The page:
However, there are a number of key risks to Germany’s recovery, the biggest of which is its reliance on external demand, which could be jeopardised by a hard Brexit, renewed trade tensions between the US and China and a slower global recovery due to persistent surges in COVID-19 cases across many US states. During the two-day pullback the DAX was down 3%5 however, this is a position which we believe should play out positively in the long term. Indeed, on the trading day following the pullback, the DAX partially recovered and was up 2%6.

Global renewable energy

On 20 August for portfolios that permit it, we added to our position in global renewable energy, which we first initiated on 20 July 2020. This was based on our continued conviction of this sector’s exposure to positive structural growth trends, which are increasingly being supported by both government policy and economic incentives to invest in clean energy.

 

1 Bloomberg, as of 4 September 2020.

2 Bloomberg, 3 and 4 September 2020. 

3 EU Commission. www.ec.europa.eu/info/live-work-travel-eu/health/coronavirus-response/recovery-plan-europe_en

4 Source: GS, Europe on track for outperformance.

5 Bloomberg, over 3 and 4 September 2020.

6 Bloomberg, one day return, as of 7 September 2020.
 


RISK CONSIDERATIONS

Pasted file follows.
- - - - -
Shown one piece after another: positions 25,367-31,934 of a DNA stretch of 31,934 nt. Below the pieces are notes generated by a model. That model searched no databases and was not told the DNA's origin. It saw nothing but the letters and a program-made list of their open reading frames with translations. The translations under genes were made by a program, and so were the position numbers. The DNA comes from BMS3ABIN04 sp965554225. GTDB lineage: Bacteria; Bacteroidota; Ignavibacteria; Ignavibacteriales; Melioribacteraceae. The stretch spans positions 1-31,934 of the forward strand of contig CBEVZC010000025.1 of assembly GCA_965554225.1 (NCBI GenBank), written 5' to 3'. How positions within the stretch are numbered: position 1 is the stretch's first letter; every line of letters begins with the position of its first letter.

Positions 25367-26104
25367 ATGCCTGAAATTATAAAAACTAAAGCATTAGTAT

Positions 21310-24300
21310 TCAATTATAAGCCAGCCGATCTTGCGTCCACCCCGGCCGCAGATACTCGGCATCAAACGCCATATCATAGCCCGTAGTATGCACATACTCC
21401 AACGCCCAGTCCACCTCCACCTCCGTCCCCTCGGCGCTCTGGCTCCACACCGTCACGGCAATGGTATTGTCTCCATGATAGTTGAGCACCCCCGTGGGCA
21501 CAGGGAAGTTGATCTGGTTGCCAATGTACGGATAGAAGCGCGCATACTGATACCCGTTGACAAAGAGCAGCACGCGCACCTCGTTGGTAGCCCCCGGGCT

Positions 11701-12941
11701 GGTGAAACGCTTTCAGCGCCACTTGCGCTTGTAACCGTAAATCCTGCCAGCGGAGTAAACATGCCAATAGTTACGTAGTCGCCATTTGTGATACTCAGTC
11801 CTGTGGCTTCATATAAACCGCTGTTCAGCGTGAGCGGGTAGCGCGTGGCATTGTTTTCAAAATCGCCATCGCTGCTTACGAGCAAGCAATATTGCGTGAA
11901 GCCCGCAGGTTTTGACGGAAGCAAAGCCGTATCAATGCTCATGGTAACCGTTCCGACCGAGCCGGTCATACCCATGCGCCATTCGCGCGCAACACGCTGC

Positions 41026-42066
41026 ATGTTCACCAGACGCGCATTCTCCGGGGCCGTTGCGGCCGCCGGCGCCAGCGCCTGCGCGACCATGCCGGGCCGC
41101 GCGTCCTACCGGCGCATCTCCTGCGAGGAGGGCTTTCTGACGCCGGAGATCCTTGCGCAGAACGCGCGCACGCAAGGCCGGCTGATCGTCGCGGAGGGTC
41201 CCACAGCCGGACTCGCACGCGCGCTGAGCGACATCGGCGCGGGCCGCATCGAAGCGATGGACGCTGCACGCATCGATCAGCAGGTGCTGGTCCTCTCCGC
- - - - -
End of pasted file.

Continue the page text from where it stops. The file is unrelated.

There is no assurance that the Strategy will achieve its investment objective. Portfolios are subject to market risk, which is the possibility that the market values of securities owned by the portfolio will decline and that the value of portfolio shares may therefore be less than what you paid for them.  Market values can change daily due to economic and other events (e.g. natural disasters, health crises, terrorism, conflicts and social unrest) that affect markets, countries, companies or governments. It is difficult to predict the timing, duration, and potential adverse effects (e.g. portfolio liquidity) of events.  Accordingly, you can lose money investing in this portfolio. Please be aware that this strategy may be subject to certain additional risks. There is the risk that the Adviser’s asset allocation methodology and assumptions regarding the Underlying Portfolios may be incorrect in light of actual market conditions and the Portfolio may not achieve its investment objective. Share prices also tend to be volatile and there is a significant possibility of loss. The portfolio’s investments in commodity-linked notes involve substantial risks, including risk of loss of a significant portion of their principal value. In addition to commodity risk, they may be subject to additional special risks, such as risk of loss of interest and principal, lack of secondary market and risk of greater volatility, that do not affect traditional equity and debt securities. Currency fluctuations could erase investment gains or add to investment losses. Fixed-income securities are subject to the ability of an issuer to make timely principal and interest payments (credit risk), changes in interest rates (interest-rate risk), the creditworthiness of the issuer and general market liquidity (market risk). In a rising interest-rate environment, bond prices may fall and may result in periods of volatility and increased portfolio redemptions. In a declining interest-rate environment, the portfolio may generate less income. Longer-term securities may be more sensitive to interest rate changes. Equity and foreign securities are generally more volatile than fixed income securities and are subject to currency, political, economic and market risks. Equity values fluctuate in response to activities specific to a company. Stocks of small-capitalization companies carry special risks, such as limited product lines, markets and financial resources, and greater market volatility than securities of larger, more established companies. The risks of investing in emerging market countries are greater than risks associated with investments in foreign developed markets.  Exchange traded funds (ETFs) shares have many of the same risks as direct investments in common stocks or bonds and their market value will fluctuate as the value of the underlying index does. By investing in exchange traded funds ETFs and other Investment Funds, the portfolio absorbs both its own expenses and those of the ETFs and Investment Funds it invests in. Supply and demand for ETFs and Investment Funds may not be correlated to that of the underlying securities. Derivative instruments can be illiquid, may disproportionately increase losses and may have a potentially large negative impact on the portfolio’s performance. A currency forward is a hedging tool that does not involve any upfront payment. The use of leverage may increase volatility in the Portfolio.